Texas Employment Lawyer

Texas Employment Lawyer

Discrimination, Retaliation, Wrongful Termination, and Unpaid Wages

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Dallas-Fort Worth Area (214) 528-6500
Austin (512) 271-5527
Colin W. Walsh

Colin W. Walsh

Trial Lawyer

We asked Colin W. Walsh, an experienced Trial Attorney in the Austin office of Rob Wiley, P.C., to impart his candid answers to a range of questions.   After reading, you will be more more informed on the well-respected reputation that Mr. Walsh carries.

1. What do you like most about being an employment lawyer?

I enjoy getting tangible results for my clients and being involved in an area of law that affects everybody every day.

2. What is the most important issue to you of being an advocate?

One of the most important issues to me as an advocate is to not only zealously represent my clients, but also the law.

3. What kind of clients do you like best?

I like the clients that I am able to help who were not able to find help elsewhere.  On a couple of occasions now, a client has told me that my firm is the first one that has listened to his or her issue and offered any kind of assistance.

4. What do you think is the most important part of a good case?

The client.  If the client is not invested, then the other side won’t take it seriously and neither will the jury.

5. What labor and employment issues do you think are currently trending?

The biggest employment discrimination issues I see right now are related to age, disability, and pregnancy discrimination.  For some reason, these types of discrimination seem to be acceptable to employers.  The other issues right now are minimum wage and overtime pay.

6. Who is your favorite Supreme Court Justice?

Justice William Brennan.

7. What would you say to HR of a company about how to treat employees?

It would be to listen to your employees.  Most employees are not looking to sue when he or she goes to Human Resources.  These employees are sincerely looking for help.  Nothing makes an employee seek legal counsel like when he or she complains about something and HR starts investigating the employee instead of the complaint.

8. Besides Rob Wiley, P.C., what is the most interesting job that you have had?

The most interesting job I’ve had is working as an extra in film and television.  I should have known that I was destined to be a lawyer at that point because two of my biggest gigs were the TV show “Boston Legal” and the film Charlie Wilson’s War.

9. What is your favorite food?

Meat pies.  I first discovered them when I studied abroad in undergrad.  I can’t believe these have not caught on in the U.S. because they are brilliant.

10. What’s the best part of living in Austin?

All of the outdoor festivals.  And the Longhorns.

Colin W. Walsh is a Trial Attorney in the Austin office of Rob Wiley, P.C.  He graduated from The University of Texas at Austin with a bachelor’s degree in theatre in 2006.  Mr. Walsh then graduated from The University of Texas School of Law with honors in 2011.

 

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: In FLSA Collective Action, potential defenses showing that plaintiffs are not similarly situated are only addressed at the decertification stage, not during the initial conditional certification inquiry.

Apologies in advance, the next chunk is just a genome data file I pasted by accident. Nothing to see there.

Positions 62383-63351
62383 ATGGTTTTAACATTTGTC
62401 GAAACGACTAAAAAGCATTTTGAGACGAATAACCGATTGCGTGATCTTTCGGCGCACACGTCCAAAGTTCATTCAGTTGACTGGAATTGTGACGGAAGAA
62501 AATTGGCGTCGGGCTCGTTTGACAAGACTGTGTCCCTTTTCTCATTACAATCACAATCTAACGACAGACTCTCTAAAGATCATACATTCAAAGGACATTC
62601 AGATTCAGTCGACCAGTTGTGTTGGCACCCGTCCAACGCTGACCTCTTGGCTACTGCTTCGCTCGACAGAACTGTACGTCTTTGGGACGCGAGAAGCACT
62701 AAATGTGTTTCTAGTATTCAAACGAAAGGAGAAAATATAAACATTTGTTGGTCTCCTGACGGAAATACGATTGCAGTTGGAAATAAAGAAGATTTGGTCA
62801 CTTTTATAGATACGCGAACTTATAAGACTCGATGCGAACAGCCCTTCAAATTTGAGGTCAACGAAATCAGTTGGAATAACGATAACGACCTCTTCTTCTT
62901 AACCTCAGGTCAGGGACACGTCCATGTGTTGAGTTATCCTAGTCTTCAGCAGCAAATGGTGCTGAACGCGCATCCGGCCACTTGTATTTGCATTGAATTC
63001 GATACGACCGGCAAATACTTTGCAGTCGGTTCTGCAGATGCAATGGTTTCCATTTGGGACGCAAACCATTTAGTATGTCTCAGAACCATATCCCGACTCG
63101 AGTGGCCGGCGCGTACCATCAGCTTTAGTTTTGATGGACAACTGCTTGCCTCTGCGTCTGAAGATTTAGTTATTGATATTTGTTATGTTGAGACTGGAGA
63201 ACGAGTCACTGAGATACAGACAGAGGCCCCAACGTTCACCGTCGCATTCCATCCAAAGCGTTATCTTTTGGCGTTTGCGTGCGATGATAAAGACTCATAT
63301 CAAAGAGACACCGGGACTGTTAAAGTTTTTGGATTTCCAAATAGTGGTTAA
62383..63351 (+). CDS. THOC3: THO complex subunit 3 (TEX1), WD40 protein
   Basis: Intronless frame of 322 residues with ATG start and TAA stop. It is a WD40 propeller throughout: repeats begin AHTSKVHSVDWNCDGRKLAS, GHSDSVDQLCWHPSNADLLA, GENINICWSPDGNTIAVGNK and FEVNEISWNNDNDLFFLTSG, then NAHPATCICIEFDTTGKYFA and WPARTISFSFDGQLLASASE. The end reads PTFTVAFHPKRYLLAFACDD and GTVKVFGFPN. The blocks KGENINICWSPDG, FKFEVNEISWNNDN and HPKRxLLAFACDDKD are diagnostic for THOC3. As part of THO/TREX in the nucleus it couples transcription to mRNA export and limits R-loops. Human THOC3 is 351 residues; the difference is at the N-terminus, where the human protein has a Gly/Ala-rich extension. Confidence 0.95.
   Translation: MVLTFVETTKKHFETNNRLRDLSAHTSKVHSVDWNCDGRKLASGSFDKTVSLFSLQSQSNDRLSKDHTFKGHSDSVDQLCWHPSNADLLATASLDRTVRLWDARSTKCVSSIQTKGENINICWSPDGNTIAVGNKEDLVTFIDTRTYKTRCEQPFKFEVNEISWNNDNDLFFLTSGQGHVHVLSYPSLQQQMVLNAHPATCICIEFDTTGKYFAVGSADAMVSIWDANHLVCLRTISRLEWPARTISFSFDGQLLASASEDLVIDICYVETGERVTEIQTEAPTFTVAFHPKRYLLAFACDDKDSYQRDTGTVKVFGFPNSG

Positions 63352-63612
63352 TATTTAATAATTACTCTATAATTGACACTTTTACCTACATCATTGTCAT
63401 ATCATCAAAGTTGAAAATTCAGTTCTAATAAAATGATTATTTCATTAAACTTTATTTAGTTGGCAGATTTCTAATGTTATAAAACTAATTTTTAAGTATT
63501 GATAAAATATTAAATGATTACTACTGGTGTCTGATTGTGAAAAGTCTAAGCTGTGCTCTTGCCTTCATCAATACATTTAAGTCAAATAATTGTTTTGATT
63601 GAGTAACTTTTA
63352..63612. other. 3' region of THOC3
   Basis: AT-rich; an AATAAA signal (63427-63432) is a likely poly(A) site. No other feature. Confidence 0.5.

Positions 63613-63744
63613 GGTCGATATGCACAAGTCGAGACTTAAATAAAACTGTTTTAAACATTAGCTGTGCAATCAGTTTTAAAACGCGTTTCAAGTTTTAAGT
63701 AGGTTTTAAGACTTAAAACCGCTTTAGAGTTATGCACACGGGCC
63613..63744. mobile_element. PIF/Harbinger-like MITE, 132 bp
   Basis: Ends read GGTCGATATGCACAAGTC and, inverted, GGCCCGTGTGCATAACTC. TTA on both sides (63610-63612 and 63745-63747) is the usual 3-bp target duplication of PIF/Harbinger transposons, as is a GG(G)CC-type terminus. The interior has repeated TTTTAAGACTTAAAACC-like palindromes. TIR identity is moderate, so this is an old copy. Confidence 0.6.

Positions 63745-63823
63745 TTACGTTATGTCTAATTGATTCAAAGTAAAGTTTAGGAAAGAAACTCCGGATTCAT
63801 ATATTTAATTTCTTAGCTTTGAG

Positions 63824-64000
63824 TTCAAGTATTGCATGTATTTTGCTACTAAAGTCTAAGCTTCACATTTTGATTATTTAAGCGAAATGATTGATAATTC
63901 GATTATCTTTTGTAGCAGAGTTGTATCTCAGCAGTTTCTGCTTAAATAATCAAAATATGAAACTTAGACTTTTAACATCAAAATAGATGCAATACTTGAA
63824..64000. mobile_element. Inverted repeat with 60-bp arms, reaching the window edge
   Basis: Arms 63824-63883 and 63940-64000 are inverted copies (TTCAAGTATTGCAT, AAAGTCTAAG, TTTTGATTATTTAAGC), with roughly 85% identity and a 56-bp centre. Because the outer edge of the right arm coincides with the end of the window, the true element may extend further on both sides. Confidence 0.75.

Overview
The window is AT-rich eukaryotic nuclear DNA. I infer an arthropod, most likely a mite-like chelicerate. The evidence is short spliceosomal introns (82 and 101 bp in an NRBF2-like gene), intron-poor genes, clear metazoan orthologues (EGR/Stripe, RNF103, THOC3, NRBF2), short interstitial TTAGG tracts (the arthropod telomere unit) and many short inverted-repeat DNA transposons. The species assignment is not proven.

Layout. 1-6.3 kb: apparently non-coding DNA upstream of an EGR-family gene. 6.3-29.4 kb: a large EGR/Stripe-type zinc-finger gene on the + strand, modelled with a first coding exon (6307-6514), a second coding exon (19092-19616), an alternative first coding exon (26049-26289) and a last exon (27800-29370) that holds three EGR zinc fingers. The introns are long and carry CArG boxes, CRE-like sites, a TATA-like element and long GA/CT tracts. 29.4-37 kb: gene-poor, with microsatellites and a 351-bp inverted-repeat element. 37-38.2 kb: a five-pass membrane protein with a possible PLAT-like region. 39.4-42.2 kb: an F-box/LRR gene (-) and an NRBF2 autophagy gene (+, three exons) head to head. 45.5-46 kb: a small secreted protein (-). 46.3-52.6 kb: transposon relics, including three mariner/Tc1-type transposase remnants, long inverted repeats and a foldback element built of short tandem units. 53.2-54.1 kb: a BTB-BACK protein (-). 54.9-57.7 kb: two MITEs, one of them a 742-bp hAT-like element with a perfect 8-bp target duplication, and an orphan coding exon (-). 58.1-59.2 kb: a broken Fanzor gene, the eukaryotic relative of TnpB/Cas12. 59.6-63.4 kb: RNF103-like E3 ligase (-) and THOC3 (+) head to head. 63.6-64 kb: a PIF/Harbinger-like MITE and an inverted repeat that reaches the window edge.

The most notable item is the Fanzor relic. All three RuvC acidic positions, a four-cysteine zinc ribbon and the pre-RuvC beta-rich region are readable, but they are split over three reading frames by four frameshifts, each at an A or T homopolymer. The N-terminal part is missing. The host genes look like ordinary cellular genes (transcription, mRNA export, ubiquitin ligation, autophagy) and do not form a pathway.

Posted in FMLA violations
Defendant contends that even if there was a common illegal policy, the suit cannot proceed as a collective action because Defendant will assert defenses that require individualized analysis for each putative class member (Dkt. #22 at p. 12). Challenges in litigating the suit or a particular need to address each perspective member of the collective… Continue Reading

in FLSA Collective Action, Declarations from Plaintiff and other individuals detailing similar primary job duties and that they did not receive overtime pay is sufficient to conditionally certify class.

Posted in FMLA violations
Plaintiff offers testimony that he performed the duties of a mortgage loan officer working for Defendant . . . . Plaintiff provides declarations of other individuals who claim the same primary job duty. Further, Plaintiff asserts that the “same pay practice” is Defendant failing to pay loan officers compensation tied to actual hours worked, denying… Continue Reading

Assertion of Faragher-Ellerth defense based in part on internal investigation waives work product and attorney-client privileges for all documents created as part of the internal investigation.

Posted in FMLA violations
Even if the attorney-client or work-product privileges were to apply, Herzing waived the privileges by asserting the Faragher-Ellerth defense. When a Title VII defendant affirmatively invokes a Faragher-Ellerth defense that is premised at least in part on an internal investigation, the defendant waives the attorney-client privilege and work- product doctrine for all documents created as… Continue Reading

Notes taken during investigation of sexual harassment complaint are not protected by work product doctrine if company has policy of investigating all complaints of sexual harassment.

Posted in FMLA violations
It is clear that, pursuant to Herzing’s policy, the investigation would have been conducted regardless of whether litigation ensued. As a result, the investigation was conducted in the ordinary course of business.  Accordingly, the work-product privilege does not apply to Baiocchi’s notes. Ambrose-Frazier v. Herzing Inc, No. 15-1324, 2016 WL 890406 at *4 (E.D. La.… Continue Reading

Evidence that employee had previously taken 21 weeks off for an injury without consequence creates fact issue over whether employee would have been fired for needing more than 12 weeks of FMLA leave.